First and foremost, this bill as well as others supported by the voice of community pharmacy — the National Association of Chain Drug Stores and the National Community Pharmacy Association — stand as testimony to the overarching value pharmacy brings in the delivery of America’s healthcare.
That’s because perhaps the biggest issue in all of this, especially for chain retailers, is the availability of diabetes supplies — among the highest categories of Medicare DME spending — to Medicare recipients. The per-store investment in securing and maintaining accreditation coupled with a requirement that each pharmacy post a $50,000 surety bond is expected to push many pharmacy participants, both large and small, out of the margin-tight business altogether, a factor that could limit local availability of DME supplies for those covered by Medicare.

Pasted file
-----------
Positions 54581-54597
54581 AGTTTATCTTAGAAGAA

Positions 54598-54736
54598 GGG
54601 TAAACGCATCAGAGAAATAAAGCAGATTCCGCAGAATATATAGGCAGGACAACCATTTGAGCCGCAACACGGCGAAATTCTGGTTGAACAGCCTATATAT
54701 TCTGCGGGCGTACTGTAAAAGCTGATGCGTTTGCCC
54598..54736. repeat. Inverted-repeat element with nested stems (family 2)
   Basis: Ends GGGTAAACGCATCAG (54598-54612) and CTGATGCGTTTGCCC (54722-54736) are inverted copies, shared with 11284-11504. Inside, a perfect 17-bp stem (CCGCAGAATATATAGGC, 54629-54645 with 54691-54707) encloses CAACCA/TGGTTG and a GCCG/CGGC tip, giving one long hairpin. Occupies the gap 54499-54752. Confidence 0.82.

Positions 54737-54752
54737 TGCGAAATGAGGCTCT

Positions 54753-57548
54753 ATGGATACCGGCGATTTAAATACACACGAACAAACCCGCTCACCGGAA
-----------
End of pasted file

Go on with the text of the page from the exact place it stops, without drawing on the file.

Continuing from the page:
And time plays a critical factor because pharmacies are currently operating under a Sept. 30 deadline for DMEPOS accreditation, and it could take as long as six months to complete that process. And that means something needs to be decided by the end of this month.